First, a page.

New Partners and Co-Parenting: Building Working Relationships
No matter how long you have been separated or divorced, it can be challenging to face a reality in which your former spouse or partner has a new partner. In contrast, it can also be tough to have a new partner but continue seeing and communicating with your former partner. Many co-parents not only face these realities, they find a way to make them work.
A new partner entering the lives of your children is a big deal, as this person could play a prominent role in their lives now and into the future. If a new partner is growing to be a significant part of your child's day-to-day, it's healthy to find a positive way to approach co-parenting with this person in the mix.
New Partners are Bonuses
You and your co-parent will always be your child's parents. As new partners entering your lives grow closer to your child and become more involved in the daily routine, the more likely they are to find a place in your child's heart. As difficult as it might be for you to face, new partners play a decisive and positive role in your child's life can truly be a bonus for your family.
It may be hard to know that your child feels affectionate towards your co-parent's new partner, mainly if you have mixed personal feeling towards the situation. Don't discourage your child's affection to these new partners or allow it to make you feel bad. If you can recognize that this person has your child's best interest at heart, support this positive relationship. It's great for your child to have plenty of healthy support systems in their life, especially when you aren't directly there with your child.
Addressing Parenting Matters as a Family
Your and your co-parent's new partner may play a significant role as a caregiver for your child. You may find yourselves truly becoming a blended family, and in that, maintaining clear expectations is key.
While the responsibility of making important decisions in regards to your child's upbringing may remain between you and your co-parent, your partners may play some role in this process. New partners may provide constructive commentary and add insight that helps you and your co-parent make the best decisions possible and uphold your child's best interests, especially if they have been part of your child's life for a significant amount of time. Once you and your co-parent have reached a decision that impacts your child, be sure to inform your partners so that they are aware and can help uphold your decision.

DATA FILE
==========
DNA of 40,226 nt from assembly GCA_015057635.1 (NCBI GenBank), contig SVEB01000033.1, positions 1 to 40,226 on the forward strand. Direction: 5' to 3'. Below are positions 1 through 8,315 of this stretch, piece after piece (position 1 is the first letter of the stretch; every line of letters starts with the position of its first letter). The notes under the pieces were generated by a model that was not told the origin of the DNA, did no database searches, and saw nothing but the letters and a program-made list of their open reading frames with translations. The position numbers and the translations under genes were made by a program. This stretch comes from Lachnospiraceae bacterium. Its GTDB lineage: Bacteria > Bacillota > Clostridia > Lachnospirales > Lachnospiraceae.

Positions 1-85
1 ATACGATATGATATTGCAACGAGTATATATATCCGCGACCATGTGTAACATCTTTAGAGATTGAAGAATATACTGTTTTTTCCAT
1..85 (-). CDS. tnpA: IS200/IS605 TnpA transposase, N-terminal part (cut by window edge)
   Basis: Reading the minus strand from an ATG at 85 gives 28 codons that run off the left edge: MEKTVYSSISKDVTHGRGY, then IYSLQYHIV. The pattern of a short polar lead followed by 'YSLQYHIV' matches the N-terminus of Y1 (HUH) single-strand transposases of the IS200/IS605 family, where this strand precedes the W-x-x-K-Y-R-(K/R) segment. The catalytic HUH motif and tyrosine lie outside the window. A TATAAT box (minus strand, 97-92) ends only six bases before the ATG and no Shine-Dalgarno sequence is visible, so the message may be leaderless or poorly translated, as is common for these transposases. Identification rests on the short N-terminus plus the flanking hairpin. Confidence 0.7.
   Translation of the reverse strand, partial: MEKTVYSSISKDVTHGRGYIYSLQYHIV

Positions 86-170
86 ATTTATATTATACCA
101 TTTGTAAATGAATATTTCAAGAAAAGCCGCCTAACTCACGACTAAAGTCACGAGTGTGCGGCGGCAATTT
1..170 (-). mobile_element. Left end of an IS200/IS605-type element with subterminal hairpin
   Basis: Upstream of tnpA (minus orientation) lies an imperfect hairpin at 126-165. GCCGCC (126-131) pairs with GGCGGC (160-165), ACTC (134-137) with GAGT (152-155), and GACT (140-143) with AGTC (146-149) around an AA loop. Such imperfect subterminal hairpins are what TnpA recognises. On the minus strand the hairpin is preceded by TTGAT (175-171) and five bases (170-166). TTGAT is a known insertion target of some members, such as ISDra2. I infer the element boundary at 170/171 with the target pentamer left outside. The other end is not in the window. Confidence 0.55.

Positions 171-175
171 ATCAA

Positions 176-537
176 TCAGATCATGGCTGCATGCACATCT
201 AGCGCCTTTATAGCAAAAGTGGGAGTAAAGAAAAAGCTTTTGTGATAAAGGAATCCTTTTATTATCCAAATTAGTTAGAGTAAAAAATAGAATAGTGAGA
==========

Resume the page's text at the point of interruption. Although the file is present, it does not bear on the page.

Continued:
Co-parenting should be seen as a partnership, not an ongoing battle. Keep your child's needs at heart, and be sure that your partner does the same. If nothing is going on that tells you otherwise, trust that your co-parent and their new partner are doing the same.
Even if your co-parent's new partner isn't your favorite person, speak politely about them when you're around your child. More importantly, don't badmouth your co-parent or their new partner in front of your child. It can be confusing for children to hear you criticize their other parent's partner, making them feel like they should choose sides or like they don't have to listen to this person.
Do your best to be cordial and kind when it comes to both your co-parent and their new partner. If you do have concerns about your co-parent or their new partner, you may want to speak with a family law or mental health professional.
Approaching the task of co-parenting with a new partner involved can have its challenges, but it can also be gratifying for your whole family. These bonus individuals in your children's lives who dedicate their time and energy to caring for them willingly should only want what's best your children. If they've already demonstrated this to you, try to remain confident that they'll continue to do so into the future.